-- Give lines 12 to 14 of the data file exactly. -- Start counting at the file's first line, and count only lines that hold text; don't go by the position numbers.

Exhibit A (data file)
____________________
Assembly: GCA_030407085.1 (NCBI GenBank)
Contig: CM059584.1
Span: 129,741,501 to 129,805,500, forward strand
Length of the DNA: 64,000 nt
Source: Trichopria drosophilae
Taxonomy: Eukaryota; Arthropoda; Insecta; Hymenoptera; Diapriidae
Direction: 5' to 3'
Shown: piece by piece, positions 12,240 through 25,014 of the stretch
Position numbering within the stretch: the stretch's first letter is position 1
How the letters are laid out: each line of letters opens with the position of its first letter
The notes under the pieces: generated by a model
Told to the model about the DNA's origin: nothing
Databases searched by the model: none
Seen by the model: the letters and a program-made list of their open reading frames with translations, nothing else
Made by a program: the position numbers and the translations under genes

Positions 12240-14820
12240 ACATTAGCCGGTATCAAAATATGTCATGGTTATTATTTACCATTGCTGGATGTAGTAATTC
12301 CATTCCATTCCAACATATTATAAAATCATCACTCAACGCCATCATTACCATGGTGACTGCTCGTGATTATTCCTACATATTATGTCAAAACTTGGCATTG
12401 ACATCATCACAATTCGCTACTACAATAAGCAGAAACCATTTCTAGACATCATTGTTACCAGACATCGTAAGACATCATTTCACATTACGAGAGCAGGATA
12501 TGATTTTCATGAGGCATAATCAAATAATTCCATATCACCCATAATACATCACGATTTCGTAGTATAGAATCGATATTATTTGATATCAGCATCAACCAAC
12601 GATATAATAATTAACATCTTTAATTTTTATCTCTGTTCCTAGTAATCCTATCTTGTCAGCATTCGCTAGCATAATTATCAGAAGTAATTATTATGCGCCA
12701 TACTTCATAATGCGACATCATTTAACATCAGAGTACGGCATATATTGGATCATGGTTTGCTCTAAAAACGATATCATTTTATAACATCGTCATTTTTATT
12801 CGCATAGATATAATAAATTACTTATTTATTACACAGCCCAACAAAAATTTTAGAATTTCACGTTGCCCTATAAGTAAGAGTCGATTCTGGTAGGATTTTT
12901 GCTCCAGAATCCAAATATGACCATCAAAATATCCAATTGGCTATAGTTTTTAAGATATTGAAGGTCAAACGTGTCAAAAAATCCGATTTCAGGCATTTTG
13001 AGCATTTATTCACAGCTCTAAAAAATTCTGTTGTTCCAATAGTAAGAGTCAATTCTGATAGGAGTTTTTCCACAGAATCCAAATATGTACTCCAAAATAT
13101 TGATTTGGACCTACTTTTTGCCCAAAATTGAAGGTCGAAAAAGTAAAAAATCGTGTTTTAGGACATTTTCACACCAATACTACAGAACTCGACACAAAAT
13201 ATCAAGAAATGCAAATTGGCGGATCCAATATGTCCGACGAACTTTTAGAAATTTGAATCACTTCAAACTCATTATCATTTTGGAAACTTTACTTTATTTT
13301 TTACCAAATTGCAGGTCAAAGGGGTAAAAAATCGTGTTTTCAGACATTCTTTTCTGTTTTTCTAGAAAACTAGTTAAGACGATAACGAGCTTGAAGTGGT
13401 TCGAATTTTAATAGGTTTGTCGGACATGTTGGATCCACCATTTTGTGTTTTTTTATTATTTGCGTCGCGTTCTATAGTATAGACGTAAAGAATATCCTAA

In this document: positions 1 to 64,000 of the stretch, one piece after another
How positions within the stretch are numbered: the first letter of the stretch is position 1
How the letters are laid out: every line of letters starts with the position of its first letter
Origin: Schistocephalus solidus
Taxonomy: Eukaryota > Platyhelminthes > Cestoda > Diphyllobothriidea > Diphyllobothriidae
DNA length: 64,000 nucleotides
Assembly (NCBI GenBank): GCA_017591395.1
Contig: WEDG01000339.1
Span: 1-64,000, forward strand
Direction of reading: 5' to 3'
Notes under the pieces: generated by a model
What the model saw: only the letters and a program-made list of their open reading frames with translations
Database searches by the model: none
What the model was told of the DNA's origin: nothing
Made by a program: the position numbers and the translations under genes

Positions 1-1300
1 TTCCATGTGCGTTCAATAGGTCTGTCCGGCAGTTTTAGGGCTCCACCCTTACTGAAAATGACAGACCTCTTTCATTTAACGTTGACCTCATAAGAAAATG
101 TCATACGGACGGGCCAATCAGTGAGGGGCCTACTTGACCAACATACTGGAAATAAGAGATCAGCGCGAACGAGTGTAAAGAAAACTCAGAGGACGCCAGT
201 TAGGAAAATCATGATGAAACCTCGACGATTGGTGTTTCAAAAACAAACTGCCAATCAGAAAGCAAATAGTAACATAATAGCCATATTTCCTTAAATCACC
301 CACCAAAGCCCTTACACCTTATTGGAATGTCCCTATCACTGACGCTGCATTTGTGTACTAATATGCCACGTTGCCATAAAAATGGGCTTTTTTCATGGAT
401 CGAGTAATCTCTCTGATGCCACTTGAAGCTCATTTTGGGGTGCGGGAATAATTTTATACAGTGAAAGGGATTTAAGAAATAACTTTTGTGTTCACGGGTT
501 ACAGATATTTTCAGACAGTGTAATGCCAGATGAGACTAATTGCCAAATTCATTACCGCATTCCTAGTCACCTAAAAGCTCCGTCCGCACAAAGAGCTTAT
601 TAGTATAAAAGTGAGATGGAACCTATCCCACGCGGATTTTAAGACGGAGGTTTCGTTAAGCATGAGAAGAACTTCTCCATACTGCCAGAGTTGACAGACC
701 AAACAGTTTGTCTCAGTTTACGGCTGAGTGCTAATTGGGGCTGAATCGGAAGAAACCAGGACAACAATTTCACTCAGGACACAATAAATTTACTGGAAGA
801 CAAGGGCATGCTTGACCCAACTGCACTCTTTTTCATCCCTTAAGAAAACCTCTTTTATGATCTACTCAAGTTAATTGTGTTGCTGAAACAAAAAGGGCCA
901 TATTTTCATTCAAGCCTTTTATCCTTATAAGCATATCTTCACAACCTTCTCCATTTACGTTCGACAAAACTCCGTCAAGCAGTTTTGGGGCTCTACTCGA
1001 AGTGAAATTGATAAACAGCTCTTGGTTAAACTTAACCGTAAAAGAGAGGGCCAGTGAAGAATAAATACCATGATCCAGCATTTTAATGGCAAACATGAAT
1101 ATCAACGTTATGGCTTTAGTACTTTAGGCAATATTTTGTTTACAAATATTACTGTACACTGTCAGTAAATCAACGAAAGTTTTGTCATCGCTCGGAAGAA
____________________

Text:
Told to the model about the DNA's origin: nothing
Databases searched by the model: none
Seen by the model: the letters and a program-made list of their open reading frames with translations, nothing else